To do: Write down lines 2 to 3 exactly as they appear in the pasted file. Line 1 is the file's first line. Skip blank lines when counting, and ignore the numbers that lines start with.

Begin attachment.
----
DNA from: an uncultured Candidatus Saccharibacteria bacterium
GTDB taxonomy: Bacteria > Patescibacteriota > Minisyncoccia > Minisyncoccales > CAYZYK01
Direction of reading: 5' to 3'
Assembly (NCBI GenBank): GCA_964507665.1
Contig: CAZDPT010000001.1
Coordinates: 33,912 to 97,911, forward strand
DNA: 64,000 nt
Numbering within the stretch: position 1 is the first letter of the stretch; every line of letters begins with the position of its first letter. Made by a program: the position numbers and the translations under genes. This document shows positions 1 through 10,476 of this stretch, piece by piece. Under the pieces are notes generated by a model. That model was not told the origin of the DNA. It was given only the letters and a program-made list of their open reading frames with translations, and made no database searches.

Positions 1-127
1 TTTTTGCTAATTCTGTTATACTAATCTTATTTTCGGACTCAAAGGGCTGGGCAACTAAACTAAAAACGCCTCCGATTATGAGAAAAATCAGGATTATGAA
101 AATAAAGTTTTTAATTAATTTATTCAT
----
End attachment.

GTDB taxonomy: Bacteria > Patescibacteriota > Minisyncoccia > Minisyncoccales > CAYZYK01
Direction of reading: 5' to 3'